Two VO65 yachts racing in The Ocean Race have become the latest boats to face ‘attacks’ by orcas off the Iberian Peninsula after a spate of whale collisions with yachts

Two VO65 yachts racing in The Ocean Race have become the latest boats to face ‘attacks’ by orcas off the Iberian Peninsula.

The two VO65s, Team JAJO and Mirpuri Trifork Racing, were racing in the VO65 Sprint leg to the race finale in Genoa when they were approached by orcas yesterday afternoon between 1-5 miles off the Spanish coast on the approach to Tarifa.

Despite the orcas shoving into the boats, and nudging or biting at the rudders, both VO65s escaped unscathed, and subsequently contacted Race Control to confirm there had been no damage or injuries onboard.

“Twenty minutes ago we got hit by some orcas,” said Team JAJO skipper Jelmer van Beek shortly after the incident. 

“Three orcas came straight at us and started hitting the rudders. Impressive to see the orcas, beautiful animals, but also a dangerous moment for us as a team. We took down the sails and slowed down the boat as quickly as possible and luckily after a few attacks they went away… This was a scary moment.”

The Ocean Race VO65 Sprint Cup 2022-23 – 23 June 2023, Stage 3 onboard Team JAJO. Gibraltar Strait Orca encounter.

The attack is of little surprise to sailors who have been monitoring the spate of encounters between orcas and yachts both in the area around Gibraltar and up Portuguese and Spanish Atlantic coasts. 

Since the summer of 2020 a pod of whales has been repeatedly swimming up to sailing yachts, aggressively nudging the boats, biting and hitting the rudders and keels. Many yachts have suffered severe damage, and in some incidences – though thankfully limited to a handful cases – the damage has caused the yachts to sink. So far three yachts have sunk off the Iberian coast, fortunately with all crew safely rescued, though encounters have been reported by over 100 other yachts over the past 18 months.

Last month it was revealed that some researchers believe the same female orca, nicknamed ‘White Gladis’, began the pattern of behaviour, which has now been adopted by the local killer whale population. Mature females have the highest status and importance within the whales’ social groups.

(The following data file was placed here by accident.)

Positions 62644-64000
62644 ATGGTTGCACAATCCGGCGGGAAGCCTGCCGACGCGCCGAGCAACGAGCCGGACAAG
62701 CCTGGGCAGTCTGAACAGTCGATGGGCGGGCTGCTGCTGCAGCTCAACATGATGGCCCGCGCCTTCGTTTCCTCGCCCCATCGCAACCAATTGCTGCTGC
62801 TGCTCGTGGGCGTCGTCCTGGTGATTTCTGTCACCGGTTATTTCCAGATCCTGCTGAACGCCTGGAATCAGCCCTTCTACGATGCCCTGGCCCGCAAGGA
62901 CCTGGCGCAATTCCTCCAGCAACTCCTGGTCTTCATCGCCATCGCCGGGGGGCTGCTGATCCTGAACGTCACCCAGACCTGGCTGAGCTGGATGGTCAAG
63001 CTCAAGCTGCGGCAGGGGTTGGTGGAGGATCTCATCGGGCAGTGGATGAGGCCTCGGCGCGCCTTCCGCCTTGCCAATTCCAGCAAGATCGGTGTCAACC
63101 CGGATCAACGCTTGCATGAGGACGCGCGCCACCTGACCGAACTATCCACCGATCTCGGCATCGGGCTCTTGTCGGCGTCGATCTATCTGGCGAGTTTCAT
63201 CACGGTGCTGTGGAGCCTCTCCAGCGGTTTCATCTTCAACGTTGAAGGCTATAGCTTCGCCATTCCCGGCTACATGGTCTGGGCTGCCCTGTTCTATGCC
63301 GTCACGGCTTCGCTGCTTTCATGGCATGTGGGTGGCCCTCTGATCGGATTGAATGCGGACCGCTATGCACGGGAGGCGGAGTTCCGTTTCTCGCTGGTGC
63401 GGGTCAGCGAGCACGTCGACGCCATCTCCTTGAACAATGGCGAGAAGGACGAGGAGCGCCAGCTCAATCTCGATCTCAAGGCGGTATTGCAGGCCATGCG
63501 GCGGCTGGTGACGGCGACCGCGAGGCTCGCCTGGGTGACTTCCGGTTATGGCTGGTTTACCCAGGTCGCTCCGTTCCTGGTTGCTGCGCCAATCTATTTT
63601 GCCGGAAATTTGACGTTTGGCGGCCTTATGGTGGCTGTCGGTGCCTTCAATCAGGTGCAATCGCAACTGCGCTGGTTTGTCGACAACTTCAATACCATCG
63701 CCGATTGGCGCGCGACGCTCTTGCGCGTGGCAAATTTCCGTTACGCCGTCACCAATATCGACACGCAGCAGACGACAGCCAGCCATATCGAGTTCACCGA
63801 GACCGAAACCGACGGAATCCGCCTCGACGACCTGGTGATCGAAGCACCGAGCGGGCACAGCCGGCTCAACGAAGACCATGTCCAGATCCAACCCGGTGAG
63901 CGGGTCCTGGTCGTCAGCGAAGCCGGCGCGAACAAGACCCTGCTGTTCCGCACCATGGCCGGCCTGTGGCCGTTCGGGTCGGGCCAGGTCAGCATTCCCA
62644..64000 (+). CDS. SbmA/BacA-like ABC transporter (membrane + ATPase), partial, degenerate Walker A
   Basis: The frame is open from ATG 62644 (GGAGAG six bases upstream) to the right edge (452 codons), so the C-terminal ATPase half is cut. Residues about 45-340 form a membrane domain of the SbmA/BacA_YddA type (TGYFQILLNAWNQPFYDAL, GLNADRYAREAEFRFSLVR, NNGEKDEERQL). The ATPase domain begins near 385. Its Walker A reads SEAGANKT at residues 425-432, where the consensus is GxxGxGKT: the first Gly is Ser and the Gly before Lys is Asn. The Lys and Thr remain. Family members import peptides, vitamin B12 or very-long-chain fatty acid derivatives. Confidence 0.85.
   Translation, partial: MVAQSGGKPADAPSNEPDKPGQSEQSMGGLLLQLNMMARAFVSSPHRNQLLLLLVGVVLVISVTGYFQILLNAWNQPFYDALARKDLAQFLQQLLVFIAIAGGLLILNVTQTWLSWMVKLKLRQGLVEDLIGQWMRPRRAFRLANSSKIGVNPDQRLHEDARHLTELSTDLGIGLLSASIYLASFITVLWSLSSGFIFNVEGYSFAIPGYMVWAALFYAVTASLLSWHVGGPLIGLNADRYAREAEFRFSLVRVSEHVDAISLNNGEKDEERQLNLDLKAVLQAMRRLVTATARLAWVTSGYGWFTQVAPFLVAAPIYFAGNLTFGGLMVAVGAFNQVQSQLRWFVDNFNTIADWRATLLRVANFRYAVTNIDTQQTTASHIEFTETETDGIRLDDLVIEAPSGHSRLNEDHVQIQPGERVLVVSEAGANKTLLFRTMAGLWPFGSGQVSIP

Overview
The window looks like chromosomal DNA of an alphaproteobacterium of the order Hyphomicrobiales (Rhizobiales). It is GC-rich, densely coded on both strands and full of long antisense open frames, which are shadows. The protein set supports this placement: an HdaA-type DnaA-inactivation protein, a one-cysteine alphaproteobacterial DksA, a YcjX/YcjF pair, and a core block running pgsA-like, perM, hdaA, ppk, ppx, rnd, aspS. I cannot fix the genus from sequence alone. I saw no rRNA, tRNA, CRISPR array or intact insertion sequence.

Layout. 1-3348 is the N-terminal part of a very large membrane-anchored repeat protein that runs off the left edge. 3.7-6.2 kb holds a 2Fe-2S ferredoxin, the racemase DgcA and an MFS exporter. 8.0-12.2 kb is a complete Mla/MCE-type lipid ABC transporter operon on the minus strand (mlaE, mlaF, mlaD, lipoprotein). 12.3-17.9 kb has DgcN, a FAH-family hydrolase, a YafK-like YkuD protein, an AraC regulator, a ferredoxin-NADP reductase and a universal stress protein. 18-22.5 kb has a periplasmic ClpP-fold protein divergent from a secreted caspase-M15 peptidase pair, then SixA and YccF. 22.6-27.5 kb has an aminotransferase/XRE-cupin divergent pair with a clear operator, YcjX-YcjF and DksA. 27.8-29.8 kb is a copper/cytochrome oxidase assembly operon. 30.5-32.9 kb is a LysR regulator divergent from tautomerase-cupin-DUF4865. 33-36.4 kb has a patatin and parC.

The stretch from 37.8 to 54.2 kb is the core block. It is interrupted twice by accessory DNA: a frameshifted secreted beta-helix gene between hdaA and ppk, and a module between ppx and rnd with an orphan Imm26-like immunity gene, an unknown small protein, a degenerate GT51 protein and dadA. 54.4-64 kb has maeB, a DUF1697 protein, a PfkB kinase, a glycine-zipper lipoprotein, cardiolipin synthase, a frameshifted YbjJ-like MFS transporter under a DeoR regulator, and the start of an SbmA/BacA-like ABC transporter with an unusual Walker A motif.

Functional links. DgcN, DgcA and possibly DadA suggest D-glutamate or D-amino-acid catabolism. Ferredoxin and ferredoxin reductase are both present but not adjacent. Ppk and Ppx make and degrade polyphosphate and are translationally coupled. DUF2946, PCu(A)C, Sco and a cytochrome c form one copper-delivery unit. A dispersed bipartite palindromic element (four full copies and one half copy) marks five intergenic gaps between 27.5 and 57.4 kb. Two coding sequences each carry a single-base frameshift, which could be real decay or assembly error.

Researchers have also identified that a group of juveniles are leading their own attacks. However, scientists studying the whales have no clear answer as to why their behaviour has changed.

In a previous incident, orcas hitting the rudders of a Lagoon 45 catamaran off the Spanish coast. Credit: Halcyon Yachts

Orca attacks spreading?

Until now the incidents have been limited to the Spanish and Portuguese coasts, but earlier this week a sailor reported that his seven-tonne steel yacht had been rammed whilst sailing off Shetland in the North Sea.

Dutch sailor Dr Wim Rutten, a 72-year-old retired physicist, was sailing solo from Lerwick to Bergen in Norway, and was trolling with a single fishing line for mackerel at the time.

He told the Guardian that an orca repeatedly hit the stern of his yacht and swam behind the vessel “looking for the keel. Then he disappeared … but came back at fast speed, twice or thrice … and circled a bit.”

This would be the first reported incident of similar behaviour spreading to other local orca populations. Dr Conor Ryan, a scientific adviser to the Hebridean Whale and Dolphin Trust, who has studied orca pods off the Scottish coast, told the Guardian: “I’d be reluctant to say it cannot be learned from [the southern population]. It’s possible that this ‘fad’ is leapfrogging through the various pods/communities.”

Orcas circle a Sun Odyssey 40 yacht. Photo: Martyn and Zoe Barlow

Pacific sinkings following whale collisions

Entirely unrelated to the spate of attacks by orca whales in the Northern Hemisphere, there have also been two reported sinkings caused by yachts colliding with whales mid-Pacific in the past couple of months.

Just yesterday, eight Danish sailors were rescued by a fishing boat mid-Pacific after their 51ft Beneteau Oceanis Lulu sank following a collision with either one or two whales, the Danish Armed Forces confirmed in a statement on Thursday 22 June.

After abandoning the yacht, the crew took refuge in their liferaft and raised the alarm via sat phone. An international search and rescue co-ordinated by the Joint Rescue Coordination Center in Honolulu, Hawaii saw the crew safely rescued by a fishing vessel before being transferred to a container ship, now headed for Tahiti.

This follows the March rescue of four American sailors, who were also recovered from their liferaft after their Kelly Peterson 44 Raindancer sank rapidly following a collision with a whale 1200 miles from French Polynesia. It’s unknown whether whales intentionally collided with yachts Lulu and Raindancer, or if they are purely coincidental.